Most students were from the Center for Marine Research at the University of Havana. Others were from the Center for Environmental Studies of Cienfuegos, the Center for Fisheries Research, Cuban Ministry of the Food Industry, National Aquarium of Cuba, the Center for Research on Coastal Ecosystems, and Geocuba Marine Studies. Co-chief scientist Armenteros summarized the student’s activities, “The opportunity to have our graduate students work offshore to gather samples and learn about the latest techniques of oceanographic research brings their classroom activities alive, and there is no substitute for such field activities.  We look forward to additional joint research opportunities with our American colleagues.”

Cuban researchers have previously hosted marine science students from the U.S.  Eckerd College has offered culturally- and scientifically-based specialty or “winter term” classes in Cuba. The Harte Research Institute at Texas A&M University-Corpus Christi has a number of joint marine research projects underway.  “These opportunities hopefully establish a foundation for larger, more comprehensive future collaborations of mutual benefit to both countries,” observed Murawski.

C-IMAGE leadership planned this expedition after the 2015 signing of the Joint Statement between the United States of America and the Republic of Cuba on Cooperation on Environmental Protection. The joint statement emphasized the importance of collaboration on marine environmental issues, environmental regulations to prevent oil spills and hazardous substances pollution, and oil spill preparedness and recovery and response.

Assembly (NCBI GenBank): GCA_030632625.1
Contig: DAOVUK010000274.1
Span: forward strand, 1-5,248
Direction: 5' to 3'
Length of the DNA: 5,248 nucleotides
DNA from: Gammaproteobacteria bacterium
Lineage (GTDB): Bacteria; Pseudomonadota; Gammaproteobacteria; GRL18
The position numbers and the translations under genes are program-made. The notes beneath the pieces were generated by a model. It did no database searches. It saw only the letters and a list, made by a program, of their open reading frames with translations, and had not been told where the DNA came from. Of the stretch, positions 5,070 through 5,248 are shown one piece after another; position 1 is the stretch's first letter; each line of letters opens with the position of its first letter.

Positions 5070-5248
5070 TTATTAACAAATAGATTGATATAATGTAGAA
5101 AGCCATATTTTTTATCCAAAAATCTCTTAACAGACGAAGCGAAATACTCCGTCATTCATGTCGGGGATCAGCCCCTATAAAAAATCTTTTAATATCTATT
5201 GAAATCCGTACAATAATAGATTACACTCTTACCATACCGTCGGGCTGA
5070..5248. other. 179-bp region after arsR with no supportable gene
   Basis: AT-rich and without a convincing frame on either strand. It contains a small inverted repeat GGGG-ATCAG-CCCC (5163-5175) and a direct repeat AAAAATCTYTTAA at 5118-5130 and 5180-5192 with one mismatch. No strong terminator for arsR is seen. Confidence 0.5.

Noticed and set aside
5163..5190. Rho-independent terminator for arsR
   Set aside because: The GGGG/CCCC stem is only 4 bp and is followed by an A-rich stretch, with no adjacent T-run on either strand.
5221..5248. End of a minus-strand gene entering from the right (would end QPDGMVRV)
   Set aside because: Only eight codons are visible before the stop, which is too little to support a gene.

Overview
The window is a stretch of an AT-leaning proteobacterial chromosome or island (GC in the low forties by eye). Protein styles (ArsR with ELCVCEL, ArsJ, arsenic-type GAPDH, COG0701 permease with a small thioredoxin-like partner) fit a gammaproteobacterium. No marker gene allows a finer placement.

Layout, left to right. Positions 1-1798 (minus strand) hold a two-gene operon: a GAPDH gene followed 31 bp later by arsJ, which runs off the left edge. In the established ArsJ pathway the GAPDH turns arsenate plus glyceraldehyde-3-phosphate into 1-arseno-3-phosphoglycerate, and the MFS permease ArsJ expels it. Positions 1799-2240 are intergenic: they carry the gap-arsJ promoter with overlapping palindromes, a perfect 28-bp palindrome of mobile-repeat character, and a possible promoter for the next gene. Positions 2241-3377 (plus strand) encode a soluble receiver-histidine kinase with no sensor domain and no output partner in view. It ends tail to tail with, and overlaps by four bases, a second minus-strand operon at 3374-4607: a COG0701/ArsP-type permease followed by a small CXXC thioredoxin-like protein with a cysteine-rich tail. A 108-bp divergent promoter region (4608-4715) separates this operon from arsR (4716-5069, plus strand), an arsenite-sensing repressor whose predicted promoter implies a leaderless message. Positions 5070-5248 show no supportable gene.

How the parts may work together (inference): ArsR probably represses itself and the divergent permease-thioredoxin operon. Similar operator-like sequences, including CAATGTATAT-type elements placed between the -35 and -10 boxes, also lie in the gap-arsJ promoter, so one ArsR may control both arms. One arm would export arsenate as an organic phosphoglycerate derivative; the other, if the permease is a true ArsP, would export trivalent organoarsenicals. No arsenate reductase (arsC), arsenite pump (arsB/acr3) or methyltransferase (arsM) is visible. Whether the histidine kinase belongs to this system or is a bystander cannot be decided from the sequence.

This expedition culminates a multi-year, international data collection effort that includes environmental samples from the Deepwater Horizon and Ixtoc I oil spills.  “This is a successful example of science diplomacy,” reflected Murawski. “Without GoMRI’s funding and support throughout the years, this dataset would have never been collected. The international collaborations with the U.S., Mexico, and Cuba have shown us the importance of including our international partners in a One Gulf approach.”

Ship blogs from researchers are being released bi-weekly to highlight their research and share their experiences: Cruise Blog and Photo Gallery. Learn more about C-IMAGE research: OneGulf Voyage Gathers Unprecedented Marine Samples for Two Oil Spills.

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This research was made possible in part by a grant from the Gulf of Mexico Research Initiative (GoMRI) to the Center for the Integrated Modeling and Analysis of Gulf Ecosystems II (C-IMAGE II).

The Gulf of Mexico Research Initiative (GoMRI) is a 10-year independent research program established to study the effect, and the potential associated impact, of hydrocarbon releases on the environment and public health, as well as to develop improved spill mitigation, oil detection, characterization and remediation technologies. An independent and academic 20-member Research Board makes the funding and research direction decisions to ensure the intellectual quality, effectiveness and academic independence of the GoMRI research. All research data, findings and publications will be made publicly available. The program was established through a $500 million financial commitment from BP. For more information, visit http://gulfresearchinitiative.org/.